Tesco investigated by new regulator
Tesco is to face another investigation, this time into its relations with suppliers, amid concerns it breached the Groceries Supply Code of Practice.
The Groceries Code Adjudicator (GCA) joins the Serious Fraud Office and the Financial Reporting Council in investigating the supermarket chain.
The adjudicator, Christine Tacon, said she had "reasonable suspicion" that the code had been breached.
She said other supermarkets might also be investigated.
However, the GCA will not be able to fine Tesco for past offences.
In a statement, Business Secretary Vince Cable said: "Last week I secured the final agreement in government to proceed with legislation to enable the regulator to impose hefty fines for those supermarkets found guilty of mistreating suppliers."
These penalties on large retailers could total up to 1% of their annual UK turnover.
But Ms Tacon told the BBC that despite this legislation, she could not force Tesco to pay a penalty, because the offences would have been committed before she was given the power to impose fines.
Christine Tacon, groceries code adjudicator
- Named by the government as the first supermarket ombudsman in January 2013
- The role grants the power to fine misbehaving supermarkets
- The post was recommended by the Competition Commission in 2008 to settle disputes between grocers
- Makes sure supermarkets follow the groceries supply code of practice
- Ran the Co-operative's farming unit for 11 years
The GCA will look into Tesco's profits and delays in payments to suppliers and the investigation is expected to take up to nine months.
Mr Cable said: "This is an historic day for the groceries code adjudicator and shows we have created a regulator that has real teeth.
I have also agreed an increase of almost 40% in the adjudicator's funding for the coming year, so that it can carry out more of its important work.
Now that a formal investigation has been launched, I would encourage anyone with any evidence of wrongdoing to come forward and to be confident of being able to do so confidentially, as their anonymity will be protected by law."
Ms Tacon said: "This is the first investigation I have launched and it is a significant step for the GCA.
"I have applied the GCA published prioritisation principles to each of the practices under consideration and have evidence that they were not isolated incidents, each involving a number of suppliers and significant sums of money."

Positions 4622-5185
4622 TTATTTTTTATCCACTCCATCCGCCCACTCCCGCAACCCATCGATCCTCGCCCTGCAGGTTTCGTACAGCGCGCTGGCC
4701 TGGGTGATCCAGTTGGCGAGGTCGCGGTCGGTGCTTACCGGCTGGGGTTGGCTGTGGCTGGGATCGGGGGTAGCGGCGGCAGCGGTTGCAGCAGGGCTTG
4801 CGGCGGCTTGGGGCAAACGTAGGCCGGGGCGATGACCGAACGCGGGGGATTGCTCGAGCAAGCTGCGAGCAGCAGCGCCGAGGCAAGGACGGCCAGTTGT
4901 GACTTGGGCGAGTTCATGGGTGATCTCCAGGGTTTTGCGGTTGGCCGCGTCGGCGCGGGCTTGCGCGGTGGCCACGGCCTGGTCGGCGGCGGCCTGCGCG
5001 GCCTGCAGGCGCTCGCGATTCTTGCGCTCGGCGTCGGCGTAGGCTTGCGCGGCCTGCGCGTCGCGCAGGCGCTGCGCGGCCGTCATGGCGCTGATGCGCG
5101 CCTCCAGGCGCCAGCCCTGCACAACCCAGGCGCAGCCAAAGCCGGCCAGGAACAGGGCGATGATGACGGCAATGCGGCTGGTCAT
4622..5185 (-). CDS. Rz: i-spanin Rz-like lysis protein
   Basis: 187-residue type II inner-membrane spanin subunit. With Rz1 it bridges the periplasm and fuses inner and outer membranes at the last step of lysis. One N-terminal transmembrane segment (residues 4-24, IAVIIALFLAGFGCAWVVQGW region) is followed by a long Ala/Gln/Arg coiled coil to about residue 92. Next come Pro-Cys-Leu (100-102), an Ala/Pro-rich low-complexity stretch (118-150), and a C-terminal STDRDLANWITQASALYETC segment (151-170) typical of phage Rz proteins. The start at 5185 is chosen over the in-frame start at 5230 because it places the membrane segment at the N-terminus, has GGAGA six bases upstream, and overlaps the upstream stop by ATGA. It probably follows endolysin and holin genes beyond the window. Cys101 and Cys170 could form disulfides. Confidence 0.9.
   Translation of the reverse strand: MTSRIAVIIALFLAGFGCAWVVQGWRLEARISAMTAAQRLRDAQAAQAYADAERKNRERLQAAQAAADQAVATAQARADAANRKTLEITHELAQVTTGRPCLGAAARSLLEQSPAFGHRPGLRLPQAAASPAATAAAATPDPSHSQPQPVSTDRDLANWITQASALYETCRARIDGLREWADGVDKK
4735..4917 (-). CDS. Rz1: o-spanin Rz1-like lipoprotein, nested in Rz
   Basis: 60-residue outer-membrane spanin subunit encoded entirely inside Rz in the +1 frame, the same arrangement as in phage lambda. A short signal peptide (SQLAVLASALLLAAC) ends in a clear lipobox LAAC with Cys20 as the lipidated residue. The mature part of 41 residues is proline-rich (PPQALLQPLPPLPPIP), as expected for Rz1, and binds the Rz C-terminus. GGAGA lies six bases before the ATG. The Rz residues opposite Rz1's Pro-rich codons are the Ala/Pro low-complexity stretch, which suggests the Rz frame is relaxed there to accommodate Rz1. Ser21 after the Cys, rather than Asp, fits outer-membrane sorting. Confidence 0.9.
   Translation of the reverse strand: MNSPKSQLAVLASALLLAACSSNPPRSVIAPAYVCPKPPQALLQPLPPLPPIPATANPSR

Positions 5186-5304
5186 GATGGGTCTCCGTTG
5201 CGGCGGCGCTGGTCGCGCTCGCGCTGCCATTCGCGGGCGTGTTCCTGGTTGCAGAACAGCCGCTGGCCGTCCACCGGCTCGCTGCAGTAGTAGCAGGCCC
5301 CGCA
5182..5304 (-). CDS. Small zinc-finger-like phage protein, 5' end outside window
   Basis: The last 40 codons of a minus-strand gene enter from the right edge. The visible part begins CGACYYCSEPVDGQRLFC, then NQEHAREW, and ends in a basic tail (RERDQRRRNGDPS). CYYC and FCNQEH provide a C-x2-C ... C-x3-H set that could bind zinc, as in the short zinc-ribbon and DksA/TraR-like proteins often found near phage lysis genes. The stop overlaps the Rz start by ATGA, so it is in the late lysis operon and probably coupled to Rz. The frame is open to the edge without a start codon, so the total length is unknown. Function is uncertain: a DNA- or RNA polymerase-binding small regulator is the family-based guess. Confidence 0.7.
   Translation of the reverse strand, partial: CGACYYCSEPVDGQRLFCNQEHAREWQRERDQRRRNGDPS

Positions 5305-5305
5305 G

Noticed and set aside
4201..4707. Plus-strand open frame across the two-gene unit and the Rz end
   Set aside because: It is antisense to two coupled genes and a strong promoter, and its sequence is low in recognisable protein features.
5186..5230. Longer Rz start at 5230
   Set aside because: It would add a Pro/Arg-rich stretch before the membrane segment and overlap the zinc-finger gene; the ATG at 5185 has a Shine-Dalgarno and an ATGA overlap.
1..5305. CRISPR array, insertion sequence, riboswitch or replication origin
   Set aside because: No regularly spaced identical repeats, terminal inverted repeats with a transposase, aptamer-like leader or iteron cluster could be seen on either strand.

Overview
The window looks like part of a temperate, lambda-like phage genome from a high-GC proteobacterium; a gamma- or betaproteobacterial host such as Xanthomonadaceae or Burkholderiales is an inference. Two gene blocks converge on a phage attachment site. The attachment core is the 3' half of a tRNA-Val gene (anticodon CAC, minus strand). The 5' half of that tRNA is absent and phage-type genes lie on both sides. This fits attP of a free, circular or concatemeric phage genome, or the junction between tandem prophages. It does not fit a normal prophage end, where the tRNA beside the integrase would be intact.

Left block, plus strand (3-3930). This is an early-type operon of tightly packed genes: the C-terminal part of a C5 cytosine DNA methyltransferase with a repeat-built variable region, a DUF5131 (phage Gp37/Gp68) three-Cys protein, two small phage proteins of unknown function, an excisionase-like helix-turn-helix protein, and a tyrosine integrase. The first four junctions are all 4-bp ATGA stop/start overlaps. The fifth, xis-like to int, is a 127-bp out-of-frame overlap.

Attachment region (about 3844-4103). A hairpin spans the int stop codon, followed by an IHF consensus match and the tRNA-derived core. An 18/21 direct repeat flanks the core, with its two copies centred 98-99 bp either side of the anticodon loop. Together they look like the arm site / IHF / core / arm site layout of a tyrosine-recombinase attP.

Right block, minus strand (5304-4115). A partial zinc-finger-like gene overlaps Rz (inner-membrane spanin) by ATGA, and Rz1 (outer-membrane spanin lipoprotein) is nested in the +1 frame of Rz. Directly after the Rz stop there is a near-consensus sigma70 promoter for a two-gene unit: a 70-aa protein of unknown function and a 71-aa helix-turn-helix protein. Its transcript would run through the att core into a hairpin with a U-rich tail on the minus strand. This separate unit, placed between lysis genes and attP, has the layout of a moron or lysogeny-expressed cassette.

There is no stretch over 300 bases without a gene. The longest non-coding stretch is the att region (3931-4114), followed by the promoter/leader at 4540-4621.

Analysis: Kamal Ahmed, business editor
One frustration Christine Tacon will be feeling this morning is over her inability to fine Tesco - or any other supermarket for that matter - if she finds that supplier regulations have been breached in the past.
As Panorama revealed last month, she first applied for powers to fine supermarkets up to 1% of UK revenues in December 2013. In Tesco's case, that would mean a figure well north of £400m.
There was then a delay of over a year before the government finally acted to grant those powers last month - two weeks after the BBC revealed the delay.
Vince Cable blamed inertia in the Treasury for the snail's pace approach.
Ms Tacon cannot use her fining powers retrospectively, so is left with "legally binding recommendations" and naming and shaming in her arsenal of sanctions against Tesco if wrongdoing is found.
Ms Tacon has called for evidence to be submitted by 3 April.
A Tesco spokesperson said: "We have worked closely with the office of the adjudicator since its creation to put in place strong compliance processes.
"An internal review we carried out and shared with the GCA identified some areas of concern.
"We have taken action to strengthen compliance and, as we have announced, we are changing the way we work with suppliers."
Clive Black, an analyst at Shore Capital stockbrokers, told the BBC that the GCA investigation "feels very much like self-justification by an organisation that has talked much but not actually done anything of note in practical terms to our minds".
Chris Brook-Carter, editor in chief at Retail Week said: "This is not great news in terms of [Tesco's] reputation, but that reputation took such a dent last year."
He added: "I'm not sure that even if they are found guilty it is going to put them in much worse a position at the moment."
Analysis: Mark Broad, business producer
Despite being set up more than 18 months ago the Groceries Code Adjudicator still does not have the power to fine retailers that break the code.
A Whitehall blockage has delayed the necessary legislation, meaning that if Tesco is found guilty the punishment could be as little as issuing an apology in the national press.
If the legislation had been passed and a supermarket was found guilty, it could be facing multi-million-pound fines.
Unlike other industry regulators, the GCA is a modest organisation - it has just five staff.
The head of the organisation, Christine Tacon, works a three-day week.
What's more, many supermarket suppliers say they fear going to the GCA to complain as they depend on the major retailers for their survival.
The GCA hardly sounds like a regulator with teeth.